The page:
health and fitness

New Noom Campaign Focuses On Medication, Personalization

With New Year’s resolutions just around the corner, Noom is introducing a flurry of new advertising aimed at communicating how individualized the psychology-based app can be. It’s also promoting the company’s ability to prescribe weight-loss medications through Noom Med, an individualized obesity care program, along with sleep tools, women's health applications and an AI food logging tool.

One campaign, called “New Recruits,” uses actors and a comic approach to highlight the many ways Noom can adapt to personal preferences (like exercise loathers and vegans) or problems (such as high cholesterol or midlife weight gain.)

“It just made sense for us to communicate those new changes in the program in a fun and kind of light-hearted way,” says Russell Der, Noom’s creative director of growth.



The second campaign focuses on testimonials of six Noomers, including those who obtained prescription weight-loss medications through the app.

Der tells Marketing Daily that both campaigns, created in-house, are airing on TV and OTT as well as social media channels, including Facebook, YouTube, TikTok and Pinterest.

Der says that in addition to watching new sign-ups, the company closely monitors shifts in brand awareness, engagement levels, and activity in the many user-created support groups that have mushroomed in social media channels. “People share their successes and celebrations, as well as their stumbles. It’s a positive place, existing outside the Noom curriculum.”

While the world is full of demoralized dieters who have tried and failed at many programs, the Noom ads aim to find people at the moment “when they know that they need to make a change," Der says. "And they are excited to start making these changes and understand it doesn't happen overnight. Their success on Noom turns into a very positive cycle.”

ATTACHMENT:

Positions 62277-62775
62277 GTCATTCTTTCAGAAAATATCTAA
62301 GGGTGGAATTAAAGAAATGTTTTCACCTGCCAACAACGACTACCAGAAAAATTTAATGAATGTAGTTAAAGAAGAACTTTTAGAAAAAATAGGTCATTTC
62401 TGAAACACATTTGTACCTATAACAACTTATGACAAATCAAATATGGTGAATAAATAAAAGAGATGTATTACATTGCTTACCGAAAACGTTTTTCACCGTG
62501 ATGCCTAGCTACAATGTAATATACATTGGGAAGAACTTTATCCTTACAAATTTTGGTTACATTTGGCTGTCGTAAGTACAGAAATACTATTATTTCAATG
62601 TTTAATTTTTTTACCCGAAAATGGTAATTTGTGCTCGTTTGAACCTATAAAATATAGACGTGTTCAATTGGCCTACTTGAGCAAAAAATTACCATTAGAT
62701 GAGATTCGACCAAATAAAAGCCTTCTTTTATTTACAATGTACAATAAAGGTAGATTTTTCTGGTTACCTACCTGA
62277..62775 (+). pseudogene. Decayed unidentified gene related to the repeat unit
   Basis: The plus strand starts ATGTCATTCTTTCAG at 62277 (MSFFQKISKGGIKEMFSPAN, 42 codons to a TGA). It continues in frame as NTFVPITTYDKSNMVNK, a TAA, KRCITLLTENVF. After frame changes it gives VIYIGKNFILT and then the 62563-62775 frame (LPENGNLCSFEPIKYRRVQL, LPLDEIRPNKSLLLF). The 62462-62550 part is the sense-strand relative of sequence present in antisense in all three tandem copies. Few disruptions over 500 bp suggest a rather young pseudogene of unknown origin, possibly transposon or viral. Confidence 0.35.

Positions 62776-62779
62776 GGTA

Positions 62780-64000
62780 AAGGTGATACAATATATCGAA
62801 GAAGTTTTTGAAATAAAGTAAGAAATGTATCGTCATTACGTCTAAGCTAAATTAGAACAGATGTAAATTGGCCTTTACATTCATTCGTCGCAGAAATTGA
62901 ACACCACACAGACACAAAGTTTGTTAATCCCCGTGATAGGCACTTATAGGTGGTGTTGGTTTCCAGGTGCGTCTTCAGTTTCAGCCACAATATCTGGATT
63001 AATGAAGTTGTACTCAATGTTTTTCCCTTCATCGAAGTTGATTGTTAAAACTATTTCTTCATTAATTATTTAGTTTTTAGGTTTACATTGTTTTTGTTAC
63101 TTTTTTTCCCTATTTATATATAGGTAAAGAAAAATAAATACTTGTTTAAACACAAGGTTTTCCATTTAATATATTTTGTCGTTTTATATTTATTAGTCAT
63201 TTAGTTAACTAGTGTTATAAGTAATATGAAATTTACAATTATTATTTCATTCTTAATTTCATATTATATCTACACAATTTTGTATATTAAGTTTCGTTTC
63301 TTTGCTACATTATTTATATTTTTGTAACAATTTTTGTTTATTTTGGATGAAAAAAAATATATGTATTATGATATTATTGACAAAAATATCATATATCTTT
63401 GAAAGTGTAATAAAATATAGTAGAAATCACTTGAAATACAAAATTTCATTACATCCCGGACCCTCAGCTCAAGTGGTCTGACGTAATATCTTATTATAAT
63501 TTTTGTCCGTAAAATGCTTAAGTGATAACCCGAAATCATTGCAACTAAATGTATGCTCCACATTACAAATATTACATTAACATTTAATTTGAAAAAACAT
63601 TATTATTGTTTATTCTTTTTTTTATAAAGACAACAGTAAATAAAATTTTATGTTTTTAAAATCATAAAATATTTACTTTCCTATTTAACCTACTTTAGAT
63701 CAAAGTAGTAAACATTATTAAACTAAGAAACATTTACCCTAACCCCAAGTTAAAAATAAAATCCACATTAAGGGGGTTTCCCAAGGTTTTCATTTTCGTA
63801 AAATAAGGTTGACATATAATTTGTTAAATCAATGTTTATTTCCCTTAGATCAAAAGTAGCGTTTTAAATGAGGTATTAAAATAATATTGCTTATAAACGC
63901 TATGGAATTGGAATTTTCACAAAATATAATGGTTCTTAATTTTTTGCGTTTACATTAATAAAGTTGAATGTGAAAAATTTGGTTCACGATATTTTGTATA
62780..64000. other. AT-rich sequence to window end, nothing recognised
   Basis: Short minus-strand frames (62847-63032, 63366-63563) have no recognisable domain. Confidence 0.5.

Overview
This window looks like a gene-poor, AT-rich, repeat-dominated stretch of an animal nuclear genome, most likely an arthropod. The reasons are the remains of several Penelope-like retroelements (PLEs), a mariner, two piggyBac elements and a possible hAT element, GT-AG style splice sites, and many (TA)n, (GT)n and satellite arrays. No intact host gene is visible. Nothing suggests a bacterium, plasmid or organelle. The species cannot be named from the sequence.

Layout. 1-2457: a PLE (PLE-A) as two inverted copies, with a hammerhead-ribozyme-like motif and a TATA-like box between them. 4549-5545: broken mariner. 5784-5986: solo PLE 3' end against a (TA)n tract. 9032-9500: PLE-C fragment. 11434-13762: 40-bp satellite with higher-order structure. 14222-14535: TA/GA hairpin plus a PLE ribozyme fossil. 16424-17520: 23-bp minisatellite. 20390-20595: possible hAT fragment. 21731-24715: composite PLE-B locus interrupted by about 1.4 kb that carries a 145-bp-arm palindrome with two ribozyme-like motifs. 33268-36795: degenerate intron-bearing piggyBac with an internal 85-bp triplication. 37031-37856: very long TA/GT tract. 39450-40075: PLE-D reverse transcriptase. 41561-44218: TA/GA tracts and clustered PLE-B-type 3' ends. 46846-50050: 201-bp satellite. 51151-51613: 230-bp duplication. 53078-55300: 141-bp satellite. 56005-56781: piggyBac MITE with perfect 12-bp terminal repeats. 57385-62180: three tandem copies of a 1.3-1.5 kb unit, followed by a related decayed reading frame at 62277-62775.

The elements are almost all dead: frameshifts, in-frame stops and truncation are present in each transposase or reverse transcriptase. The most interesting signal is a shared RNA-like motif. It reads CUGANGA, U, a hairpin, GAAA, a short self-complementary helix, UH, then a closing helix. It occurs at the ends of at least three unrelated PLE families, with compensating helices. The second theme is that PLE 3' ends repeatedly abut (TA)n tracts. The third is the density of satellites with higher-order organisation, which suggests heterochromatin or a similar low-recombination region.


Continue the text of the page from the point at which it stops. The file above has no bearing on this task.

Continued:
The holiday season and early January are typically the weight-loss industry’s busiest times, and these new ads are scheduled to run until mid-2024.

The marketing approach also reflects how the massive adoption of drugs like Ozempic, Wegovy and Mounjaro has upended the dieting industry.

WW, the parent of Weight Watchers, has also pivoted to include prescriptions. Its chief executive officer, Sima Sistani, recently offered public apologies, explaining how the company “got it wrong” and contributed to fat-shaming when people couldn’t lose weight on its programs based on diet, exercise, moderation and peer support.

Some people simply need medication to lose weight, Sistani recently told CNN. “I want to be the first to say 'I’m sorry.’ We know better now, and we will do better now.”

Noom claims to differ from other weight-loss programs by focusing on psychology and behavior changes, with daily lessons on the app that help users explore food triggers and discover foods and workouts that they genuinely enjoy.

The app works, Der tells Marketing Daily, with users losing twice as much with Noom as they do on their own. “The education Noom offers helps people understand why they make food decisions."

Noom has had its share of growing pains. The app launched in 2016 focused on connecting dieters to individual coaches. That proved too expensive a business model, and in 2022, it laid off about 10% of its staff, pivoting to a new coaching model.

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